In the literature on sanctions effectiveness, scholars have identified a number of factors that may contribute to sanctions success. However, existing empirical studies provide mixed findings concerning the effects of these factors. This research note explores two possible reasons for this lack of consistency in the literature. First, informed by the recent theories that suggest threats are an important part of sanctions episodes, we analyze both threats and imposed sanctions. Second, to lessen model dependency of empirical findings, we employ a methodology that permits us to check systematically the robustness of the empirical results under various model specifications. Using the newly released Threat and Imposition of Economic Sanctions data, our analyses of both threats and imposed sanctions show that two factors-involvement of international institutions and severe costs on target states-are positively and robustly related to sanctions success at every stage in sanctions episodes. Our analyses also identify a number of other variables that are systematically related to sanctions success, but the significance of these relationships depends on the specific model estimated. Finally, our results point to a number of differences at the threat and imposition stages, which suggests specific selection effects that should be explored in future work.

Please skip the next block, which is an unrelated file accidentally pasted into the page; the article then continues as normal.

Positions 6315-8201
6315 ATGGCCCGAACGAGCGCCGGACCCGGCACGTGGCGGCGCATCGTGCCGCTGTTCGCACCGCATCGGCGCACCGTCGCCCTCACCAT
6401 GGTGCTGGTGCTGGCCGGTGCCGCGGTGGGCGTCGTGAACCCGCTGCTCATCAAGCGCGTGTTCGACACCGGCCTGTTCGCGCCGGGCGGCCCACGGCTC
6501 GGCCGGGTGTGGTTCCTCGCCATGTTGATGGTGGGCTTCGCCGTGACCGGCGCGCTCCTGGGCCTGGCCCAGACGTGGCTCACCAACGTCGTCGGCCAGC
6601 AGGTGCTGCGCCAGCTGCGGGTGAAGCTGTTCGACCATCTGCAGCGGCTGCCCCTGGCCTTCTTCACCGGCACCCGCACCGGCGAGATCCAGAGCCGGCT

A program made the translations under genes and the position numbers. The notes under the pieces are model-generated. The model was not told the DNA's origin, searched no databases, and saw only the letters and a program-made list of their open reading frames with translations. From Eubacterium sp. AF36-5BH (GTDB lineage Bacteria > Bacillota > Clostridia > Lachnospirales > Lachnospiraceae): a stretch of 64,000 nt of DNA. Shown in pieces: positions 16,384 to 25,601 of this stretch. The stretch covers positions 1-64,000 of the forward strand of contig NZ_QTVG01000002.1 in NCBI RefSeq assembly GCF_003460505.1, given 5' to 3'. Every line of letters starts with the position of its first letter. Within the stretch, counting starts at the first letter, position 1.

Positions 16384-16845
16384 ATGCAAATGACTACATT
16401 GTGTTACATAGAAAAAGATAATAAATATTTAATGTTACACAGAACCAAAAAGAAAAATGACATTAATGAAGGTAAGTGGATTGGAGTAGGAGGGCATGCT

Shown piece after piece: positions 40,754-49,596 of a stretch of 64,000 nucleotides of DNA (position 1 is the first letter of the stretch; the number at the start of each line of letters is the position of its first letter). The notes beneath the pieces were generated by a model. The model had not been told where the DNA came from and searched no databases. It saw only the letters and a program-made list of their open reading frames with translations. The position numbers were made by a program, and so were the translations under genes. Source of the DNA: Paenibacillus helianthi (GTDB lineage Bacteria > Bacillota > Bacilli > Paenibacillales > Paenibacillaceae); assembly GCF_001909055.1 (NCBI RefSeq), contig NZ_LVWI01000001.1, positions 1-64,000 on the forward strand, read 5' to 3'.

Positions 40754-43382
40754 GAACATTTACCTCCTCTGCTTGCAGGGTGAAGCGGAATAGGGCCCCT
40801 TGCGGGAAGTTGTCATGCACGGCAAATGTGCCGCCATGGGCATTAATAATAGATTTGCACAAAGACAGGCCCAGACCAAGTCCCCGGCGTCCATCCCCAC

- economic sanctions
- international institutions
- sensitivity analysis
ASJC Scopus subject areas
- Political Science and International Relations